More to do, Forces

We all know how easy it is to gain “accreditation” for some kind of award by going through a questionnaire and ticking all the right boxes, and gaining an award for being a gay friendly employer because you have all the right words in your personnel policies.

What is really important is what things are actually like for gay and lesbian people where they work, and that often paints a completely different picture of so called award winning organisations.

The gap between the policy and reality is the measure of how much more there is still to do and achieve.

An SAS soldier claims underlying prejudice against gay personnel is hampering their promotion – despite a senior general saying he wants to spearhead sexual equality.

The decorated soldier says he was pushed aside for promotion to sergeant – despite his outstanding military pedigree on operations – because many senior officers refuse to accept gay soldiers in the elite regiment.

The experienced special forces Corporal was listed for a promotion board to sergeant after returning from operations last year, but while many of his colleagues were successful he failed and was told he needed to gain more time on operations.

But just three weeks after the promotion board sat the soldier, who served in Iraq and Afghanistan, was told by a close friend that senior officers had discovered that he was gay and that had affected his chances.

Come on, Forces.

http://www.telegraph.co.uk/news/2017/07/30/sas-soldier-says-faced-anti-gay-discrimination/

Remembering and marching for freedom and rights

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Associated Press | 17105

Hundreds of thousands of gay citizens marched in cities across the United States in pride and protest this weekend, celebrating and demanding full rights for our community. The Equality March in Washington and the Resist March in Los Angeles were just two major events this weekend.

Many of the marchers noted what they believe is the setback in the progress made under the Obama administration, in the new Trump White House.

Several members of the new President’s Cabinet have been openly critical of the gay community, including Vice President Mike Pence and Attorney General Jeff Sessions.

Unlike Obama, Trump did not declare June Gay Pride Month.

Sunday’s marches came on an especially poignant day as many remembered the massacre at the Pulse nightclub in Orlando, Florida, one year ago, when a pro-Islamic State gunman killed 49 people and wounded more than 50 people.

https://www.voanews.com/a/lgbt-pride-marches/3896483.html

Where we are on gay rights

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ILGA | 17090

Sweden has failed to make any progress in the newest edition of a review of European LGBTI human rights, continuing in 12th place as the worst performer in Scandinavia as other countries introduce more comprehensive policies, reports The Local.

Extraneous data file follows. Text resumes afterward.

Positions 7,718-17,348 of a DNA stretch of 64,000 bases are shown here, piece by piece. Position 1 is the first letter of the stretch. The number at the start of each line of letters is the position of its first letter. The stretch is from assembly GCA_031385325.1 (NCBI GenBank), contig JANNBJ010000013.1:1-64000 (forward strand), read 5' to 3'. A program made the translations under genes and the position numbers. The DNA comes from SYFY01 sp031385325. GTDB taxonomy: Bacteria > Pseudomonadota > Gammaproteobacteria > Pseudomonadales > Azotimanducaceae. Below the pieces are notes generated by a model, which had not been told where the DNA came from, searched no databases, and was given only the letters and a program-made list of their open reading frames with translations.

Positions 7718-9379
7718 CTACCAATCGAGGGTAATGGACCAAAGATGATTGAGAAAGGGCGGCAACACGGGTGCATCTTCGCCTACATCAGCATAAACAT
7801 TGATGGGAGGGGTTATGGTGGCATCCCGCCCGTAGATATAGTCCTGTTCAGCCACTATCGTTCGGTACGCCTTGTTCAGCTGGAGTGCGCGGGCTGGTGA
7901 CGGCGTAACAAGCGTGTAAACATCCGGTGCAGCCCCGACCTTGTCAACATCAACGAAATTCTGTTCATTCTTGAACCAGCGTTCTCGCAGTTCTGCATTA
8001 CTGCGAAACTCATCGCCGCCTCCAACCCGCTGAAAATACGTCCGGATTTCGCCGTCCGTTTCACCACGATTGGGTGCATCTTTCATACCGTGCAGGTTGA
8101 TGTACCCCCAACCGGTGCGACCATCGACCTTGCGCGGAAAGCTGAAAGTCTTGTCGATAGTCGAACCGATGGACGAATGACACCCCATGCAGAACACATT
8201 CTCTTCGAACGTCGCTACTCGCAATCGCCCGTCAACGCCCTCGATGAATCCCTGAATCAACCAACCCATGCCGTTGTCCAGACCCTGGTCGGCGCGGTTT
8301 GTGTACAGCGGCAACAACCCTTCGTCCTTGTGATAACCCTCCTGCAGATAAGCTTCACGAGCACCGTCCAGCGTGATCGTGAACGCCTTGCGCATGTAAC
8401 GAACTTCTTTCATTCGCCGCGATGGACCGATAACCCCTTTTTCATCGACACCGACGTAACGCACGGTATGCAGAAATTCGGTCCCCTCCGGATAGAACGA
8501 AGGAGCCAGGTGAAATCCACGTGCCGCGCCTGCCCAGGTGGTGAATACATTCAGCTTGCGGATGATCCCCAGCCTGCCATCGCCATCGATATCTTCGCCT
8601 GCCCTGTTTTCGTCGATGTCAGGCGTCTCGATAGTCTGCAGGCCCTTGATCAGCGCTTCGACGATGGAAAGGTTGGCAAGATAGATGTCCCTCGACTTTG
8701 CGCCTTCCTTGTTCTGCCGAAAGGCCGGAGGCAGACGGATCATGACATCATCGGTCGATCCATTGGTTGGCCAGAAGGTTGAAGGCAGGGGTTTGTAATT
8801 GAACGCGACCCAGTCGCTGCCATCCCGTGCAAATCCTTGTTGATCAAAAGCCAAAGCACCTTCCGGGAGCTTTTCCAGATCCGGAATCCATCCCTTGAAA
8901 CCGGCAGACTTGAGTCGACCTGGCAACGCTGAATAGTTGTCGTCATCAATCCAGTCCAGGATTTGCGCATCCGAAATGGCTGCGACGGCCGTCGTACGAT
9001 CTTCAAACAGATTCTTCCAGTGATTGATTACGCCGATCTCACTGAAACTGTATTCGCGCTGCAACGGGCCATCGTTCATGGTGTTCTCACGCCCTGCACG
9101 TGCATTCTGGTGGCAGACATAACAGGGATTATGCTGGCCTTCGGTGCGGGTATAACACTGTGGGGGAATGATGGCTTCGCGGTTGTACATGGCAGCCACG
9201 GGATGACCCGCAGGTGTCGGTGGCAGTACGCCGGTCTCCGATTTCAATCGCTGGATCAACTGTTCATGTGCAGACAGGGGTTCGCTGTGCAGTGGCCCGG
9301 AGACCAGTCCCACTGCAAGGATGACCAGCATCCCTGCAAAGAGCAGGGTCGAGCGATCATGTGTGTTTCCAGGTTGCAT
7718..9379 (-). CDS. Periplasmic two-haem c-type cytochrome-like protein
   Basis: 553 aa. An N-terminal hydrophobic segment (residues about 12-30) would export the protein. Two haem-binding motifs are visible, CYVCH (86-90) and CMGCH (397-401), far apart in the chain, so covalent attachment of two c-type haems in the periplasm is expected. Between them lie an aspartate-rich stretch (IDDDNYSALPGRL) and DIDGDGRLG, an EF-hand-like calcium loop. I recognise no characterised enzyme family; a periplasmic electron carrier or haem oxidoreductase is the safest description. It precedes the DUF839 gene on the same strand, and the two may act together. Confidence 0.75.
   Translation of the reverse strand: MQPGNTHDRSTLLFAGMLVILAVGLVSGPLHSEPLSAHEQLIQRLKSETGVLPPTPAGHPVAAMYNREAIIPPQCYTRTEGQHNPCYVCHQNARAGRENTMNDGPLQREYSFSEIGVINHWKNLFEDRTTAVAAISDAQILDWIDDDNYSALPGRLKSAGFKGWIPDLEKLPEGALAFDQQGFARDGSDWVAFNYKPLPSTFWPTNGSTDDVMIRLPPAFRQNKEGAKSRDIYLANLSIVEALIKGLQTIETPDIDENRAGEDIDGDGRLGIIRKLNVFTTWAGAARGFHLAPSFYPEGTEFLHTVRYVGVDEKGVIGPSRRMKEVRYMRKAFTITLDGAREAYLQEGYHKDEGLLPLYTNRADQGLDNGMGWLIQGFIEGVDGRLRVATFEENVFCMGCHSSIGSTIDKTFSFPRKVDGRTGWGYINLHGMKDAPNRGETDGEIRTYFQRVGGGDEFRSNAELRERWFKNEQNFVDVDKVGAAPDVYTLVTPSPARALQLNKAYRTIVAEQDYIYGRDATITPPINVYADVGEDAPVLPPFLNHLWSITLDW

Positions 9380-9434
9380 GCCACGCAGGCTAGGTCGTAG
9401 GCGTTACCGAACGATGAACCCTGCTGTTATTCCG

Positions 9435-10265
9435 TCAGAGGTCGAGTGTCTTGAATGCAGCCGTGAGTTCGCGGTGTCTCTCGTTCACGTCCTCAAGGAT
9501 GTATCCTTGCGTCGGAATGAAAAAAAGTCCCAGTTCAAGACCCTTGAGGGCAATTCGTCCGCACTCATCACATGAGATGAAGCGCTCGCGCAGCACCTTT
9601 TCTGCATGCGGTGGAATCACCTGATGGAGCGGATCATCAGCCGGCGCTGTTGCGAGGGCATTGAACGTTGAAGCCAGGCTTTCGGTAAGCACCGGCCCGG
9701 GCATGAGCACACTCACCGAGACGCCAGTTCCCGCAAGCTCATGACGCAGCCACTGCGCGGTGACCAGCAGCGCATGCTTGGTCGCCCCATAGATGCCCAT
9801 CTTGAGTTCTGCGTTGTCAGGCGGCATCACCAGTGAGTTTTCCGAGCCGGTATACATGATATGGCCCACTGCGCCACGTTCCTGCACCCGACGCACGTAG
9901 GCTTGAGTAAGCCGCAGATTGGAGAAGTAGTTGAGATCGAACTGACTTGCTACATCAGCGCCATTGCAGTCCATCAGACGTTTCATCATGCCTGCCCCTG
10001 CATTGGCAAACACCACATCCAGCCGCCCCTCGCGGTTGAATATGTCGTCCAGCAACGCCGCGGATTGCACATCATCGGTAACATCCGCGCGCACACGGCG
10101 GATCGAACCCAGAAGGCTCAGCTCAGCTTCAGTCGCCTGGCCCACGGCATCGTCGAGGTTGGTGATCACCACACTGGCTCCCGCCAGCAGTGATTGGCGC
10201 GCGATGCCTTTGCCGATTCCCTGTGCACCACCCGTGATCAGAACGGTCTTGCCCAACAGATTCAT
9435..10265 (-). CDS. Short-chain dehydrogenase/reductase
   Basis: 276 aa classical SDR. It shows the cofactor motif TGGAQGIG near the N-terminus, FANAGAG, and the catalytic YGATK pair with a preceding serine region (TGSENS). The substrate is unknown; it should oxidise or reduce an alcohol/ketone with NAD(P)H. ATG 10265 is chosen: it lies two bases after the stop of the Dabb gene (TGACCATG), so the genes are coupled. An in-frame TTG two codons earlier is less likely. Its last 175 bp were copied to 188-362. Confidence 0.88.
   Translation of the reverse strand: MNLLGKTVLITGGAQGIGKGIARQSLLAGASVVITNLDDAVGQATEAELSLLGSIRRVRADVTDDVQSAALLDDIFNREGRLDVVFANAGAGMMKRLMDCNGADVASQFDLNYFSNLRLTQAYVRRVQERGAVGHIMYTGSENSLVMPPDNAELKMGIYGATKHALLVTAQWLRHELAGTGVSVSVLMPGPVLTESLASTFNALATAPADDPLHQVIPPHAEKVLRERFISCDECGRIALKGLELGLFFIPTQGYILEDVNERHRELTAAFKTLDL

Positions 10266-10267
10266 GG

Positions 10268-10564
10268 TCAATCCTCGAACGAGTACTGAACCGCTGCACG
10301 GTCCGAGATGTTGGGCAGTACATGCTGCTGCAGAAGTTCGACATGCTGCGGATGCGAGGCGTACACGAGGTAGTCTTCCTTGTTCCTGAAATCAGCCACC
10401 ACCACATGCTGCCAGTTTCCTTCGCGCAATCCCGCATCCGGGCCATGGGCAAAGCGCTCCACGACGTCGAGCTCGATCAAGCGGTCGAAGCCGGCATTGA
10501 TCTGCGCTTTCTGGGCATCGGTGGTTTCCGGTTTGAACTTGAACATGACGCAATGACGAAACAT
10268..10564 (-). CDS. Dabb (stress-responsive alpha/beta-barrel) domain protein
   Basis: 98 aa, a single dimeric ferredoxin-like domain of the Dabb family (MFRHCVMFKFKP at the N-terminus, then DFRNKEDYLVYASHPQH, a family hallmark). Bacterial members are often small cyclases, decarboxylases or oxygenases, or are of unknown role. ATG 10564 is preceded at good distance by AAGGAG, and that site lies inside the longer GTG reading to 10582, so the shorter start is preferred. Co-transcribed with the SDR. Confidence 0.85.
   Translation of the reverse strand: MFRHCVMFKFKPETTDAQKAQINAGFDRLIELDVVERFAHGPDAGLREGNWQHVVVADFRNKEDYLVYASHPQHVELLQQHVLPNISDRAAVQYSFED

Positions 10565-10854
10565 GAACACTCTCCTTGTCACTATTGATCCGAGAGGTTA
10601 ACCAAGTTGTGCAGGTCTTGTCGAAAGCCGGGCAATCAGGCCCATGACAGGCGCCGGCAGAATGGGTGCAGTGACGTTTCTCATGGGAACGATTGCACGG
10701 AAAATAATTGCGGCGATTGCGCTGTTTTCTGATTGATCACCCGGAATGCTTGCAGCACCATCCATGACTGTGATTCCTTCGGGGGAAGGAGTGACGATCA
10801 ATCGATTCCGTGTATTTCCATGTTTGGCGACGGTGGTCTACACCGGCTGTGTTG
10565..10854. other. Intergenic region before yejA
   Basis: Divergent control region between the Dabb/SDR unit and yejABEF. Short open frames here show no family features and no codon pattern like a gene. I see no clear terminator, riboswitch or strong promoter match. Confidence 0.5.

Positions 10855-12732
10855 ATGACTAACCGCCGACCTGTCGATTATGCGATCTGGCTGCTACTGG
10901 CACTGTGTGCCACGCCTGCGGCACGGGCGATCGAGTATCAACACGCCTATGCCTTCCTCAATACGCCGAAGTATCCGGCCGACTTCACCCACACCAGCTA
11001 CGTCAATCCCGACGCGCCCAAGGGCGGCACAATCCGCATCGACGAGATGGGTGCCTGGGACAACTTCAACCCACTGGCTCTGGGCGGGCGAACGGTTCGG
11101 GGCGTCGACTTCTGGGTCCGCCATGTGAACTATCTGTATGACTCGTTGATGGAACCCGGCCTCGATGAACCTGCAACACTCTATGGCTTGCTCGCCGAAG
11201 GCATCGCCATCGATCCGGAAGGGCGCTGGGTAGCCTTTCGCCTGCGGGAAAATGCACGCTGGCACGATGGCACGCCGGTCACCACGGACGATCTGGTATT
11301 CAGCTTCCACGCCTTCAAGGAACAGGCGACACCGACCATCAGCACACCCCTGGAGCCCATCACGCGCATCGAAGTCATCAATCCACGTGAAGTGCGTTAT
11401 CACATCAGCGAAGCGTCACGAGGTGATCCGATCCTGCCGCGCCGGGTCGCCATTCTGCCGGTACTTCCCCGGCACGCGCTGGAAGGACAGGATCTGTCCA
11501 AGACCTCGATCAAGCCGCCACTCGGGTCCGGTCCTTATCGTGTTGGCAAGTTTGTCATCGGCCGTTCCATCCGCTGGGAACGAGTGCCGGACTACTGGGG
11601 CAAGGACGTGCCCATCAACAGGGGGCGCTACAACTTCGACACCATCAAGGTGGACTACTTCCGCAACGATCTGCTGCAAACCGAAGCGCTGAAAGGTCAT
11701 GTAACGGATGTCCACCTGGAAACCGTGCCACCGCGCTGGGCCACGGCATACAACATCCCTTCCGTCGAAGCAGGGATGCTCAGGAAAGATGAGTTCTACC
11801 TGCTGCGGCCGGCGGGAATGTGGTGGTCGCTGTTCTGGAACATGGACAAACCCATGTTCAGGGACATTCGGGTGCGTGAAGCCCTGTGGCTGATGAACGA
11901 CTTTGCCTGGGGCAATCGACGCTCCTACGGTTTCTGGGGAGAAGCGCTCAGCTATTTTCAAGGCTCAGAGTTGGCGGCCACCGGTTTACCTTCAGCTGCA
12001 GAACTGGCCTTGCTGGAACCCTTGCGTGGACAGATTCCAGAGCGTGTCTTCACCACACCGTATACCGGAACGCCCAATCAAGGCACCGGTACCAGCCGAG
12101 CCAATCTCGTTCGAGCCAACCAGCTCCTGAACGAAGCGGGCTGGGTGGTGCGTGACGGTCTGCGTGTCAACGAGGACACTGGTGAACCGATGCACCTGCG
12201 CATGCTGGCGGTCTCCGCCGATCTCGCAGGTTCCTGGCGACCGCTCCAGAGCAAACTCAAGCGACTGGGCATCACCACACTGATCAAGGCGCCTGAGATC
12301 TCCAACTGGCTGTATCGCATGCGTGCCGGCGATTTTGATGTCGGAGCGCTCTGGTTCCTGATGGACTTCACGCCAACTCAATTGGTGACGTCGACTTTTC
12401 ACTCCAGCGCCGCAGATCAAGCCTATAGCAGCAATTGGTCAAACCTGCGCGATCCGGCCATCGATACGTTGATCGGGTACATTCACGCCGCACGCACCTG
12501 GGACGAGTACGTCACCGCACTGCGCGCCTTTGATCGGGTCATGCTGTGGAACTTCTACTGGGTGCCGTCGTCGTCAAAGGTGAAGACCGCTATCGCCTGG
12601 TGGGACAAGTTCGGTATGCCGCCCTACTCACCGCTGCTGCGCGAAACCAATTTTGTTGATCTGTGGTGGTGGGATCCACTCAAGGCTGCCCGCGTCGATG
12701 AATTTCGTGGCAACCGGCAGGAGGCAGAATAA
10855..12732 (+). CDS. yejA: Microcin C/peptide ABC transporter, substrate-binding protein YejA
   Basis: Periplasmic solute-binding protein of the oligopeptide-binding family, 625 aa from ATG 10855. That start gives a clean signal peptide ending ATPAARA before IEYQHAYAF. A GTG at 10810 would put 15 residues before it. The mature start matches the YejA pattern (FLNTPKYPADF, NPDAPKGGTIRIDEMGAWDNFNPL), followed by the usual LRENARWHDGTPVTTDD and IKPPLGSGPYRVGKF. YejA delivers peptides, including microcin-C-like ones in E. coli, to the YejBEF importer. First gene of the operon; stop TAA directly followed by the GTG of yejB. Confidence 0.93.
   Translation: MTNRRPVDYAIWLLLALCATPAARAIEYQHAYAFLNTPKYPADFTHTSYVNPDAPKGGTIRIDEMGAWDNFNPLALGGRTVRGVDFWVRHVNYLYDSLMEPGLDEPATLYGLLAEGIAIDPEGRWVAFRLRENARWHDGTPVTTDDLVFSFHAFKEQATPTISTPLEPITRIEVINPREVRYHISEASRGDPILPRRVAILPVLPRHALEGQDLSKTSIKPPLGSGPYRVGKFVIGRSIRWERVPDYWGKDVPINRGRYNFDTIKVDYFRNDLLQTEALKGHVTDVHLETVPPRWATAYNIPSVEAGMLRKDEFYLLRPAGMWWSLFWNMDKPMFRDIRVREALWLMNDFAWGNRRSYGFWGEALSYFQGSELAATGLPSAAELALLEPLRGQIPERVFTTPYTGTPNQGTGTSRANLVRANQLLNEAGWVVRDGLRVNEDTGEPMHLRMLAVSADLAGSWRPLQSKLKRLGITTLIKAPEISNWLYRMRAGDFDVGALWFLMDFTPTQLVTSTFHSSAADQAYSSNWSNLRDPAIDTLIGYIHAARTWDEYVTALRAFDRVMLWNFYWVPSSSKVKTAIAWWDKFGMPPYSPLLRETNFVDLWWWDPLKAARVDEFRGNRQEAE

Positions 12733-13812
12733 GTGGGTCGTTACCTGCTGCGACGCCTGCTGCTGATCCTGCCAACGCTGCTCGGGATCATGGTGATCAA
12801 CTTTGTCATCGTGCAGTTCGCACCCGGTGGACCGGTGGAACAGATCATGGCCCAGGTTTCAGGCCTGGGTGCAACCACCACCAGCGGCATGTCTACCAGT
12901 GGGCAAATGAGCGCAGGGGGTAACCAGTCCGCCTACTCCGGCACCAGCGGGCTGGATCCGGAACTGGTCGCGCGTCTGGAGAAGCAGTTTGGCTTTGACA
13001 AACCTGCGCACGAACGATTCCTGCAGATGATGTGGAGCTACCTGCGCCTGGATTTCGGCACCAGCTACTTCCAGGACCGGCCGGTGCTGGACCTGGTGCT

Sweden was once considered to be the top country in Scandinavia and the fourth best in Europe for gay rights, but it fell to 12th position in 2016 and has failed to improve this year according to ILGA-Europe.

“Sweden has remained in the upper ‘green’ section of our Rainbow Europe Map for several years. Of course that’s a positive thing, but other countries have bypassed them on the ranking by introducing more comprehensive, inclusive laws and policies,” said ILGA’s Emma Cassidy.

The ILGA Rainbow Index gives a % for each country to indicate how equal gay citizens are with other citizens in those countries. Malta is ahead at 88% while the UK has reached 76%. For Russia, the figure is merely 6% and Turkey is little better at 9%.

https://www.thelocal.se/20170517/sweden-stagnates-in-european-gay-rights-rankings

Digusting

A gay man is suing a funeral home in Mississippi, alleging that it refused to cremate his husband because it did not “deal with their kind.”

John “Jack” Zawadski, 82, and his nephew filed a lawsuit against the Picayune Funeral Home’s owners, seeking damages.

The lawsuit accuses them of backing out of a verbal agreement to provide final services for Zawadski’s husband, Robert Huskey, in May 2016, after discovering he was gay.

The funeral home denied all the claims in a response to the lawsuit.

“I felt as if all the air had been knocked out of me,” Zawadski said in a statement. “Bob was my life, and we had always felt so welcome in this community. And then, at a moment of such personal pain and loss, to have someone do what they did to me, to us, to Bob, I just couldn’t believe it. No one should be put through what we were put through.”

Zawadski and Huskey met in 1965 in California. They moved around the country, teaching special education classes and running an apple orchard, before retiring in Picayune, Mississippi in 1997, for the friendly neighbors and warm climate, the lawsuit states. They finally married in July 2015, weeks after the Supreme Court legalized same-sex marriage settled.

http://edition.cnn.com/2017/05/02/health/mississippi-funeral-home-gay-couple-lawsuit/

Let off for Christmas

A Moroccan judge has acquitted two teenage girls put on trial for homosexuality. LGBT rights groups in Morocco have long argued that same-sex relationships should not be a crime.

The girls, who are 16 and 17, had faced up to three years in prison according to a law forbidding “lewd or unnatural acts with an individual of the same sex.”

One of their mothers reported them to the police in October.

The judge in Marrakech ruled that the girls must remain under parental authority until they turn 18. Rachid El Ghorfi, their lawyer, expressed relief at the acquittal. “They should have never been in front of the prosecutor or the judge.”

Women and girls are seldom charged under Morocco’s laws prohibiting homosexual activity.

http://www.njherald.com/article/20161209/AP/312099752

Ugandan gays flee

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ABC | 16498ga